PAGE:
The study of stars was at a similar point a century ago, notes Geoff Marcy, a pioneer of planet-hunting at the University of California, Berkeley. At first, scientists simply fit stars into categories based on their color and intrinsic brightness. But eventually they began to use starlight to understand a star's chemical compositions, which gave clues about their stage of evolution.

Similarly, it's now time to begin to understand the nature of exoplanets using the same tools – chemical fingerprints captured in light as it passes through or is reflected from an exoplanet's atmosphere.

Without these measurements, "studying the constitution of stars or planets is virtually impossible," Dr. Marcy says.

To get these measurements, however, planet hunters were relying on the two observatories no longer on the books.

One project, the Space Interferometer Mission, was supposed to launch in 2005. But budget cuts forced the date to slip. The project, which was included in two surveys intended to set NASA's priorities for the coming decade, eventually disappeared from the 2010 Decadal Survey as the community faced even tighter budget constraints.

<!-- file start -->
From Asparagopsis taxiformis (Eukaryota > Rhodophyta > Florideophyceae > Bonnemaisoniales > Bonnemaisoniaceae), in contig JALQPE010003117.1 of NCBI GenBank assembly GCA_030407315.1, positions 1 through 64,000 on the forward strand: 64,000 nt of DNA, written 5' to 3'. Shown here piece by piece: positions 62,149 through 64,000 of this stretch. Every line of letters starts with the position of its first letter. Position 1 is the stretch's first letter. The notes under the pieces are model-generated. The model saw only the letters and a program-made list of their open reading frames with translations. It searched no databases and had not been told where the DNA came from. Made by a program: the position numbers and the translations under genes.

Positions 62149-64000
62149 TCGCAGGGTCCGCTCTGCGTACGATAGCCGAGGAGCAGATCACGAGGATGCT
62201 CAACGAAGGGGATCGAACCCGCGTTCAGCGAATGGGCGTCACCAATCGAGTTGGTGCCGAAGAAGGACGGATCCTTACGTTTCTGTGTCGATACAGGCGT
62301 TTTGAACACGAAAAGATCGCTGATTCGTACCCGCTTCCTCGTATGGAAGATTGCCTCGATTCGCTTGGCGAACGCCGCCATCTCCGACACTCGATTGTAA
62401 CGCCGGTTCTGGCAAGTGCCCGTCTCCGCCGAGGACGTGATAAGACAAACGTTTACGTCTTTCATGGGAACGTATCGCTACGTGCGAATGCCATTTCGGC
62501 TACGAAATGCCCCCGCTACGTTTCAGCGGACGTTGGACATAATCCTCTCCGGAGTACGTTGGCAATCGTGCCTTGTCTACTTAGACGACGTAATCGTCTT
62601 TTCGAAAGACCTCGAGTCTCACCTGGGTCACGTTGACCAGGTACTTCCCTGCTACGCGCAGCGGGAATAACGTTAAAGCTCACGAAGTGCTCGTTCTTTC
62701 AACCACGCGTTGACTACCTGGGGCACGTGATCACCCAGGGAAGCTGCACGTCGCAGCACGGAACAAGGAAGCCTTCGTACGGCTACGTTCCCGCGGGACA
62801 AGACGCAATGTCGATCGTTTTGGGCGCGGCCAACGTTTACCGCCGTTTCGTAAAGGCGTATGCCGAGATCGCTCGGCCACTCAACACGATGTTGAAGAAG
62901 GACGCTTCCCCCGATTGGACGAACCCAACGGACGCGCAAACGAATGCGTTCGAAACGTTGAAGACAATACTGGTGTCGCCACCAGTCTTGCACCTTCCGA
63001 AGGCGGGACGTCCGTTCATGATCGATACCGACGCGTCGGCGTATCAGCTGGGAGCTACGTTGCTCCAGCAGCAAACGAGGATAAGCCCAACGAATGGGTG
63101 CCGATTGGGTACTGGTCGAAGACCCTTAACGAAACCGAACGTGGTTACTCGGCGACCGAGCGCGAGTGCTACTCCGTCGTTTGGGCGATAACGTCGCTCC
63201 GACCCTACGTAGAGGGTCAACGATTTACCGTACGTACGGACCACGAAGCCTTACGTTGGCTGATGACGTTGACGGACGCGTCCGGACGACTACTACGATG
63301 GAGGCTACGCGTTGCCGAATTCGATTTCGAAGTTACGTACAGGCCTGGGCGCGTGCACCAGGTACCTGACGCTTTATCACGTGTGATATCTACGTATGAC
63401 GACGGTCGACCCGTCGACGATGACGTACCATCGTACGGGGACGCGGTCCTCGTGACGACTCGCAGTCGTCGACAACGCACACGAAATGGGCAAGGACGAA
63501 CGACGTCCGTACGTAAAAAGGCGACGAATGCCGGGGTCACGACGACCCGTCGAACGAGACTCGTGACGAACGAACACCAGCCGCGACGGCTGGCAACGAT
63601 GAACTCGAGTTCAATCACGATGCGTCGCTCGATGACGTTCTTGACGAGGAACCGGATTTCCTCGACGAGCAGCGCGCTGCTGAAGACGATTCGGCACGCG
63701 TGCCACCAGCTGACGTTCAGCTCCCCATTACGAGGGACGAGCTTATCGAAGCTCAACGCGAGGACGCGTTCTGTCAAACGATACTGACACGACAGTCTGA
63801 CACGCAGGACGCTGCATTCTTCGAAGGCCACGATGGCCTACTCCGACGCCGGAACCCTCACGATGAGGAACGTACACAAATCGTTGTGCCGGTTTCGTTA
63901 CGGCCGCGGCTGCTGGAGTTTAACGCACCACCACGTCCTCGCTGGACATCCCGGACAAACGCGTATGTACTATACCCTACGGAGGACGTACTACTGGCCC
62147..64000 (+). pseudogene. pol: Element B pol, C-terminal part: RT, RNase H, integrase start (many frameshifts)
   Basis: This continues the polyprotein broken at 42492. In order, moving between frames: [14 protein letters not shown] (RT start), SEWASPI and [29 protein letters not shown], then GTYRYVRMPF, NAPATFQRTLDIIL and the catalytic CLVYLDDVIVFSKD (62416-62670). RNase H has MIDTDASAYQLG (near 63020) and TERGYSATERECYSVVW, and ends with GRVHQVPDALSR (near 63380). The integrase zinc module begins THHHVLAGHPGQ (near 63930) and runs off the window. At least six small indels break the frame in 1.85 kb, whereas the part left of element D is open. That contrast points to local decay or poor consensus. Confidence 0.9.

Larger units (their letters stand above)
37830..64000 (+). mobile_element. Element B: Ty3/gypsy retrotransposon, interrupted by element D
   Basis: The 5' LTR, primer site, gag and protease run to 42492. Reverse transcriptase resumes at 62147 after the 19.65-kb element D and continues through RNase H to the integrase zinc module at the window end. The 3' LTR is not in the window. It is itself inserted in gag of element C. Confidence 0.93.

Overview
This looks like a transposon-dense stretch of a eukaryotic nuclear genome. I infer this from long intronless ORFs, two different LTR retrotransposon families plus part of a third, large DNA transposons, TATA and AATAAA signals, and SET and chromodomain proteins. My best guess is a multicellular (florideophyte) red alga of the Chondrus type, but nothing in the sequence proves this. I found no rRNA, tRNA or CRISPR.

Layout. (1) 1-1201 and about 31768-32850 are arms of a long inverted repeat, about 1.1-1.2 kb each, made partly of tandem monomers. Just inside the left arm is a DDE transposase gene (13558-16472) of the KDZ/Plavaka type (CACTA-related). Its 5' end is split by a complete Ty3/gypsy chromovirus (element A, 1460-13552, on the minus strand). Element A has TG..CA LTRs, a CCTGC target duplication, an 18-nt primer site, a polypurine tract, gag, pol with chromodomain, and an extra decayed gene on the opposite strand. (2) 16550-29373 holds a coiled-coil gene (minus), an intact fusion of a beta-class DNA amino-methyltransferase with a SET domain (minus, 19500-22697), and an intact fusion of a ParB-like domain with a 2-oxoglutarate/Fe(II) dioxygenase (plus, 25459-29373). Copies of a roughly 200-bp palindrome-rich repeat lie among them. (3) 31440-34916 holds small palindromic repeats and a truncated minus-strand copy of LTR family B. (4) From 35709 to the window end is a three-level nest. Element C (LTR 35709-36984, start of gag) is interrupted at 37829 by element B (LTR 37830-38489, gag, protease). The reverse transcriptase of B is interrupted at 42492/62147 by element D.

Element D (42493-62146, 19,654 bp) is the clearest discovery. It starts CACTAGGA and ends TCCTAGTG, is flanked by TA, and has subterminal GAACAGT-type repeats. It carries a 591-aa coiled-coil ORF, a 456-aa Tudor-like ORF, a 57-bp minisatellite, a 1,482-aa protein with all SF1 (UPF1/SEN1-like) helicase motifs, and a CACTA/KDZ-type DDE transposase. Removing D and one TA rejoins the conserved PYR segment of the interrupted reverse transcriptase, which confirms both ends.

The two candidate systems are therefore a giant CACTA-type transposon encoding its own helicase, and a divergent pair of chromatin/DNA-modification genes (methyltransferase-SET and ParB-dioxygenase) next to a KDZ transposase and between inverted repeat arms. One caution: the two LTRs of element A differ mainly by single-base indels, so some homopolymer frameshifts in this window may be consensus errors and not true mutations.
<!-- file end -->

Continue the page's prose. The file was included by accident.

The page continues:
The fact that $600 million was spent to develop a project that never came to fruition is "the most embarrassing, humiliating thing I've seen in my life," says NASA's Dr. Traub.

The second major loss is the Terrestrial Planet Finder (TPF), whose demise can be traced to flip-flops at NASA over the observatory's design, say Marcy and others.

It, too, had a high priority in previous decadal surveys and was expected to be launched as early as 2015. But internal bickering among the planet-hunting community over which design to support prompted its removal from NASA's to-do list for this decade.

Faced with the collapse of two keystone projects, researchers are becoming more inventive.

For instance, one space telescope that remains on the books, the James Webb Space Telescope, in principle could perform spectra-gathering duties on nearby exoplanets – something no one envisioned at the time the telescope was planned, says Matt Mountain, director of the Space Telescope Science Institute in Baltimore.

If less than 10 percent of the telescope's observing time is dedicated to exoplanets – and if the project adds a "star shade" flying in formation with the telescope to block light from an exoplanet's host star – studies suggest that the telescope could detect and characterize at least five Earth-like planets around nearby stars during five years of observing.

"This looks remarkably like what TPF-C would do," Dr. Mountain says, referring to one of the designs for the TPF.

Other researchers are busy thinking small.

Dr. Seager and Shawn Murphy, from the Draper Laboratory in Cambridge, Mass., are working with undergraduate and graduate students at MIT to develop a fleet of shoebox-size orbiting telescopes that would focus their attention on one or two nearby stars each. NASA is supporting the project, whose first prototype could launch on a space-station resupply mission as early as late 2012.